New ACMI-deals highlight growing demand for 747Fs

  • Charles Kauffman
  • September 15, 2017
  • 0

Cargolux recently acquired a 747-400F, on lease from Boeing Capital.

This month, Atlas Air Worldwide (AAWW) will begin operating a 747-400F on an ACMI basis for Deutsche Post DHL Group’s forwarding subsidiary, DHL Global Forwardin. Separately, Orlando-based National Airlines announced it had placed two 747-400Fs with China-based BST Logistics. Do these deals sound familiar? They should. Atlas has recently inked ACMI/CMI deals for 747F assets with a wide variety of airlines active in Asia, such as Asiana, Cathay Pacific, Hong Kong Air Cargo, Nippon Cargo Airlines and Suparna. If Amazon’s Prime Air made 2016 the year of the 767F, perhaps 2017 will be remembered as the year the 747-400F made its resurgence.

Returning to DHL-GF’s new service, the thrice-weekly “round-the-world” service will connect multiple cities in Asia, Europe and North America; with Brussels (BRU) and Shanghai Pudong (PVG) as the key points. According to sources familiar with DHL Global Forwarding’s “in-house carrier and charter broker”, StarBroker, twice-per-week outbound flights will stop in Oslo (OSL) before traveling onward to Shanghai Pudong via Seoul (ICN), while one flight per week will travel directly to PVG. Inbound flights return to Brussels via Cincinnati/Northern Kentucky (CVG) and Zhengzhou (CGO).

The service is part of the recently announced Norwegian seafood charters supported by Norway’s Ministry of Transport and Communications, which aims to boost the nation’s seafood exports from Oslo. This is the second seafood-focused cargo route DHL has launched this year. Earlier this year, DHL connected Lakselv (LKL), in Norway’s far north, to Oslo. The Atlas-operated flights to ICN and PVG are an extension of this service.

Although Atlas-affiliate airlines have a long-standing relationship with DP-DHL subsidiary, DHL Express, this is the first known ACMI-deal directly with DHL Global Forwarding. The new service comes shortly after Shanghai-based Suparna Airlines made Frankfurt Hahn Airport its main European gateway. (It should be noted, that Suparna’s parent company, HNA Group, owns a majority equity stake in Hahn Airport.) Cargo Facts believes the new Atlas flights will largely replace block space agreements StarBroker previously held on the five-times weekly Suparna flights.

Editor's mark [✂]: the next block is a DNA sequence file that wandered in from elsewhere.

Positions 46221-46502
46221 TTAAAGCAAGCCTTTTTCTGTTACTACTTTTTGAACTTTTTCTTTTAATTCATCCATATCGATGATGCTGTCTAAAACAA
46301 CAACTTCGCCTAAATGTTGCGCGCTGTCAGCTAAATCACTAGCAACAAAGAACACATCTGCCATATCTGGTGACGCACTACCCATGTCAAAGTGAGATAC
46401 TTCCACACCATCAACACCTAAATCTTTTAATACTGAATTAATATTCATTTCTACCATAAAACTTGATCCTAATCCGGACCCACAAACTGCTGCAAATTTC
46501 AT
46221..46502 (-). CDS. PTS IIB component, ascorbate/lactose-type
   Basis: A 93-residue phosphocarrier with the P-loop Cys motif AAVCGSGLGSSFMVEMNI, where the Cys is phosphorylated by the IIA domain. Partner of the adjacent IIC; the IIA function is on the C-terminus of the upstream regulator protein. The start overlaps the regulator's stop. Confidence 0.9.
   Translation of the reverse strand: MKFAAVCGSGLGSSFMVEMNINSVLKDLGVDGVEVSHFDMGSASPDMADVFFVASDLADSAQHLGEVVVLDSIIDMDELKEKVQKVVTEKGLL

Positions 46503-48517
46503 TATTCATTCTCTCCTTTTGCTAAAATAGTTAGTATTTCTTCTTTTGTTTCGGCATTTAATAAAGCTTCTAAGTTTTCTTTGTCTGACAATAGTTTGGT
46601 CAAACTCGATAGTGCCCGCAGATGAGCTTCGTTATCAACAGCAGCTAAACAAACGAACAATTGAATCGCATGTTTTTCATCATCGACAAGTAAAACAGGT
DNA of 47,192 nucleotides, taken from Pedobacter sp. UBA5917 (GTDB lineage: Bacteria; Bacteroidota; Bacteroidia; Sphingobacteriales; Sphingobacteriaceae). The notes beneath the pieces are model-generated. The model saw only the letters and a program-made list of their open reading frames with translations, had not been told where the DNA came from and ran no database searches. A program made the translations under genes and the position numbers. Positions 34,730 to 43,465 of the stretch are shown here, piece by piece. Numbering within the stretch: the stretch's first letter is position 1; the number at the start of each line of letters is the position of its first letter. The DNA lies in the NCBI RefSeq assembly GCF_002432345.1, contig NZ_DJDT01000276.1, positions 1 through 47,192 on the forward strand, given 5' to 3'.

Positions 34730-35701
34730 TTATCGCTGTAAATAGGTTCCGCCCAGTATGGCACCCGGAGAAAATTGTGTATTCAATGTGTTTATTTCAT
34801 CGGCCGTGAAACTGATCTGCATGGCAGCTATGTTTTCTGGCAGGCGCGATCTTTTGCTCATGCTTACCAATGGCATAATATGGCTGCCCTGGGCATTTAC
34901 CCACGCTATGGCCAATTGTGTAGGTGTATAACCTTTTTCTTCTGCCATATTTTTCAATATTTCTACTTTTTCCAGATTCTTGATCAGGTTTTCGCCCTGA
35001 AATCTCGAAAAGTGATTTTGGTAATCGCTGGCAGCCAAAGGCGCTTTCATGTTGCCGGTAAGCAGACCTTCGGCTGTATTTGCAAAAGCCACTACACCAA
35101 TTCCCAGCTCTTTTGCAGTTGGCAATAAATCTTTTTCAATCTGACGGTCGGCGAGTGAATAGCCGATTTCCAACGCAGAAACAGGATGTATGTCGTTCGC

In related ACMI news, a previously existing charter agreement between China-based BST Logistics and National Airlines has evolved into an ACMI agreement. National currently has two 747-400Fs in round-the-world service on behalf of the forwarder and its partners, which include Navitrans, and China Aerospace International Holdings.  This deal resembles an expired agreement reached between Atlas and BST/Navitrans back in 2013 for the ACMI-lease of two 747-8Fs. Atlas’ 747-8Fs have since been repositioned with other customers, and it appears that National Airlines will largely continue this service with the ACMI-leased -400Fs.

Given the recent surge in demand for air cargo, and the surge in ACMI deals, it’s no surprise that all-cargo operators including Atlas Air Worldwide Holdings and Cargolux are adding freighters. AAWW recently acquired a 747-400ERF (33515) on lease from Altavair. The freighter was originally delivered to Korean Air in 2003, and has been operated by Korean until now. Altavair acquired it, along with a sister ship, in a forward sale late last year. The second of the pair (33517) will also be leased to Atlas when it leaves Korean’s fleet in the near future.

Similarly, Luxembourg-based Cargolux acquired a 747-400F (30805) on lease from Boeing Capital (BCC). The freighter was originally delivered to Cathay Pacific in 2001, and was acquired by BCC in a forward sale in 2014. It has been in storage at Victorville (VCV) since July 2016, when Cathay handed it over to BCC. This brings Cargolux’s freighter fleet to twenty-three units, including fourteen 747-8Fs, two 747-400ERFs, and seven 747-400Fs. In addition, Milan-based subsidiary carrier Cargolux Italia operates four 747-400Fs.

Up to a point, Atlas and other carriers can meet increasing demand by reactivating parked 747-400Fs/ERFs, but the real issue here is the future of the very large freighter. The 747-8F is the only noseloading freighter currently in production, and its 140-tonne payload is almost 30% greater than the 109 tonnes available in a 777F. But Boeing’s 747-8F backlog is now down to 16 firm orders.  If new 747-8 orders do not start appearing very soon, what happens to the 747-production line? Do shippers, forwarders, charter brokers, lessors, and airlines really want to live in a world in which there are no nose-loading freighters and nothing with a capacity of more than 109 tonnes? Or are fresh orders for -8F production freighters on the horizon?

Those interested in learning more about the future of freighters should join us at Cargo Facts Symposium in Miami, 2-4 October, where Atlas CEO Bill Flynn will join us in an informative Fireside Chat.  To register, or for more information, go to CargoFactsSymposium.com.

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